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AMD Phenom 9600 and 9900 Review: Barcelona on the Desktop

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Subject: Processors
Manufacturer: AMD
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The Phenom CPU Architecture

Introduction

Today marks one of the most pivotal days in AMD's recent history -- the launch of their new desktop core architecture to replace the ever-lasting and ever-loved Athlon 64 core.  Since 2003, the on-die memory controller and 64-bit addressing have made AMD a dominant player in the CPU world and not just a footnote in Intel's resume.  Recent months have been hard on the Athlon 64 though as Intel's Core 2 series of processors are powerful and power efficient leaving the aging architecture from AMD's past behind.

AMD is hoping that Barcelona, aka Agena, aka Phenom will help push them back into the performance fold.



Introducing AMD's Agena / Barcelona Architecture

The architecture of the new AMD Phenom processor is based on the Barcelona core, otherwise known as the Agena core for the desktop market.  We have taken a couple of looks at the Barcelona technology before, but for the final release of the desktop Phenom processor we'll touch on the detailed changes in the designs with more detail.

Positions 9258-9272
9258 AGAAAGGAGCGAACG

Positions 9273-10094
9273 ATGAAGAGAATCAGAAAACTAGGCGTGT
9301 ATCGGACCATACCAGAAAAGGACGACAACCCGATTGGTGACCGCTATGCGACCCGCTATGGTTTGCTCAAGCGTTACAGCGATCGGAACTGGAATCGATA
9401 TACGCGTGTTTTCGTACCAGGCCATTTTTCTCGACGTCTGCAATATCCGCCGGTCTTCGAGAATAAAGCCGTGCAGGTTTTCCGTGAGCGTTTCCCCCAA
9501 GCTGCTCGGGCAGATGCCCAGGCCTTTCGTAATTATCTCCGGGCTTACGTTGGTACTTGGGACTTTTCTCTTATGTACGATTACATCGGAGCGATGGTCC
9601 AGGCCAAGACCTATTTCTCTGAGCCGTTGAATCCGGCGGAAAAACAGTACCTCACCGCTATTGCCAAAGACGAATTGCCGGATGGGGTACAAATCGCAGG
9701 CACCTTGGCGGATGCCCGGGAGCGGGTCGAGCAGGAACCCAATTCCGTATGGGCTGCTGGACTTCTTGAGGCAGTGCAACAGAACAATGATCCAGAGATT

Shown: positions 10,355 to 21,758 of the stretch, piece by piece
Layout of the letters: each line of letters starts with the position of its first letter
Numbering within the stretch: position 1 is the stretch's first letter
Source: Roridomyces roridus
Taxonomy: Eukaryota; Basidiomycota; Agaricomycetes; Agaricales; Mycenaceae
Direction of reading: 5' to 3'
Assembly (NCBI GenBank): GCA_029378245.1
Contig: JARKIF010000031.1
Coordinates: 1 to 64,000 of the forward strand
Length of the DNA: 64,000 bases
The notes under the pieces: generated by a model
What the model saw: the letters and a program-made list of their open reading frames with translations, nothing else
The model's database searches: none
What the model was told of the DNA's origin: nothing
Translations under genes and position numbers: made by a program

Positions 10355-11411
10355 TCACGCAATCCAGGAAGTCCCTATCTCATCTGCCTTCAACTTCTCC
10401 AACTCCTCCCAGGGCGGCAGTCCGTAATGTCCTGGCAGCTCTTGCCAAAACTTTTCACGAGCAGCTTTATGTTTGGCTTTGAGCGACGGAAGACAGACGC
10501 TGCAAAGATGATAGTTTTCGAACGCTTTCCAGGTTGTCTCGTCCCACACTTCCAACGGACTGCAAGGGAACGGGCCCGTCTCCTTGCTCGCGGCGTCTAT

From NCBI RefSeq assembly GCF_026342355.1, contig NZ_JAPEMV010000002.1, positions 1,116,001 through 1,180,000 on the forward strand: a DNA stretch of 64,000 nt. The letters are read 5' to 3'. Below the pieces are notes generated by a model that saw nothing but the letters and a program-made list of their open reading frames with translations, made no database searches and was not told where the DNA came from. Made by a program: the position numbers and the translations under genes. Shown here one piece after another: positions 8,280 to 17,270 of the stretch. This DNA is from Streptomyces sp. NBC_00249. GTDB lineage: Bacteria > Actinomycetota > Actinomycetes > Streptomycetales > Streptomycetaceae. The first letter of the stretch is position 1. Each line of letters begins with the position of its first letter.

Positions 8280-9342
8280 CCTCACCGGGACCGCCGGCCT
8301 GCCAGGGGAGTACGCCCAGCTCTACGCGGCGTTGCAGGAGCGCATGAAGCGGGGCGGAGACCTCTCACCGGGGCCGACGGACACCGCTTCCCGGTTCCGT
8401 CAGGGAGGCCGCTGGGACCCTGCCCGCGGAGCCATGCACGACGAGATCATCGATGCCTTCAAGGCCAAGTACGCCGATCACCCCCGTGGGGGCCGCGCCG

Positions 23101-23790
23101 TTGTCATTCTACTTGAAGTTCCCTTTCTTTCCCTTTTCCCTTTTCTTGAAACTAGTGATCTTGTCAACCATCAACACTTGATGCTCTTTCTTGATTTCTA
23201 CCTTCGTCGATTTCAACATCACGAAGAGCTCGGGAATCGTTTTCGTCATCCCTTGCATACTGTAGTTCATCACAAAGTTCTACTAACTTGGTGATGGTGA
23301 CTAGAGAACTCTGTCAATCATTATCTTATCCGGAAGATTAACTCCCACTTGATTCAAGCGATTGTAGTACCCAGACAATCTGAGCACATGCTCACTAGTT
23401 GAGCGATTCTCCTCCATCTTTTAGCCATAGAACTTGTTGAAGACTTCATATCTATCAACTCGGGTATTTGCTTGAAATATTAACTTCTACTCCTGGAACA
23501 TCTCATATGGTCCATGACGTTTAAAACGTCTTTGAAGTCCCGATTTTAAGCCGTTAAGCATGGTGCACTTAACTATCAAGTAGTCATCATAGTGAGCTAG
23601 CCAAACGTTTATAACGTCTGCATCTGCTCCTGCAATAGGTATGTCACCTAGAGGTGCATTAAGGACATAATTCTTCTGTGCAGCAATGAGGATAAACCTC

Our first slide from AMD during one of our various meetings in the past months shows their answer to the "tick-tock" methodology of Intel in their processor design.  We are now seeing the implementation of the 65nm version of Phenom -- an x86 quad-core processor with an internal core design known as "Stars".  Next year at some point we'll see the 45nm shrink of the Barcelona cores and then in 2009 the first Fusion processor is supposed to be ready.  Fusion will be the culmination of the ATI acquisition as both CPU and GPU are placed on a single die.  But that is several years away, so let's focus on today's release. 

Today's Phenom processor is based on the 65nm process technology as shown above and features just about 450 million transistors and a die size of about 288 mm^2.  Compared to the Intel Yorkfield, which has over 800 million transistors, the Phenom core looks like a light weight though when you take the 45nm process that Intel uses into account, Yorkfield actually has a smaller die of 214 mm^2.